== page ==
“A drowning person doesn’t rescue herself.” -Julie Schumacker
Talk about inspiring, did you see the story last week about the family at the Panama City Beach that was carried out by a riptide and were desperately in need of being rescued? Check out this link and be sure to look at the video.
Two boys on boogie boards were pulled into a riptide that took them about 100 yards from shore. When their parents and other family members and then bystanders tried to rescue them, all ten ended up in deep water and in danger of drowning.
Another strategy was needed, so people decided to form a human chain of 80 people — yes, 80 — that almost reached the desperate group. Then two strong swimmers covered the rest of the distance and one by one passed each person down the human chain to safety. No one drowned, though the grandmother of the boys suffered a heart attack.
Isn’t that incredible? All those people, many who did not know the family at all, from different races and faiths and ways of life, cooperated and coordinated with no dissent, no questions, to put their own lives at risk to save this family.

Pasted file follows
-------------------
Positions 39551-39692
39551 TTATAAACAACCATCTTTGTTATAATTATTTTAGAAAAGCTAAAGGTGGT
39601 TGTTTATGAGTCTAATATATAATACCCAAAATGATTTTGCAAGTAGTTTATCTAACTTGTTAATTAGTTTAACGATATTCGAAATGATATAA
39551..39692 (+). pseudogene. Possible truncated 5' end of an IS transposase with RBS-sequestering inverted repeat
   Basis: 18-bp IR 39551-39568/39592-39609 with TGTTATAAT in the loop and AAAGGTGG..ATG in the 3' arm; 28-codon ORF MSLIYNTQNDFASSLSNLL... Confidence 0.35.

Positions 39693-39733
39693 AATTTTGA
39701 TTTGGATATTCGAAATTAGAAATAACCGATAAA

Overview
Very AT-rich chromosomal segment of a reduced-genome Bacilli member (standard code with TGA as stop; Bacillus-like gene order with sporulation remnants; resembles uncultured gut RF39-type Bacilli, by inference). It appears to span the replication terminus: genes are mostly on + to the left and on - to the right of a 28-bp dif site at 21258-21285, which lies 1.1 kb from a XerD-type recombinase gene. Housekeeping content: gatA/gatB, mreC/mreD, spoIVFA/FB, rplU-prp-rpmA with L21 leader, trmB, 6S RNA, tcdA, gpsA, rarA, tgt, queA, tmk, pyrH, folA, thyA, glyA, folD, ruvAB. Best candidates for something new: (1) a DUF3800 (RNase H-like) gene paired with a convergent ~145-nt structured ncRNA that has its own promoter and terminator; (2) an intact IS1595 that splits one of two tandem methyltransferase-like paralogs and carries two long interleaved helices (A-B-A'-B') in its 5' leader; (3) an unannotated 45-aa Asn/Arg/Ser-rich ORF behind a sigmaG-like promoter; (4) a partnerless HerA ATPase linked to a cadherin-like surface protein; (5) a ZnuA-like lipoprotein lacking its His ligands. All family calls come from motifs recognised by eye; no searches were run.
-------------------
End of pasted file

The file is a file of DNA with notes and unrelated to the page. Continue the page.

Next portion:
It’s true that “A drowning person doesn’t rescue herself.” We all need each other. We need people who do not dilly-dally or close their eyes but who courageously dive in and do what is necessary.
Wouldn’t you like to see our nation repeat this compassionate act for those who are so in need of being rescued, those who are impoverished and without jobs and victims of prejudice? Are there ways we can form a human chain of kindness to reach out to those who are desperate for help and hope? Maybe that should be our starting point in national conversations.
Have you rescued anyone — or been rescued — lately?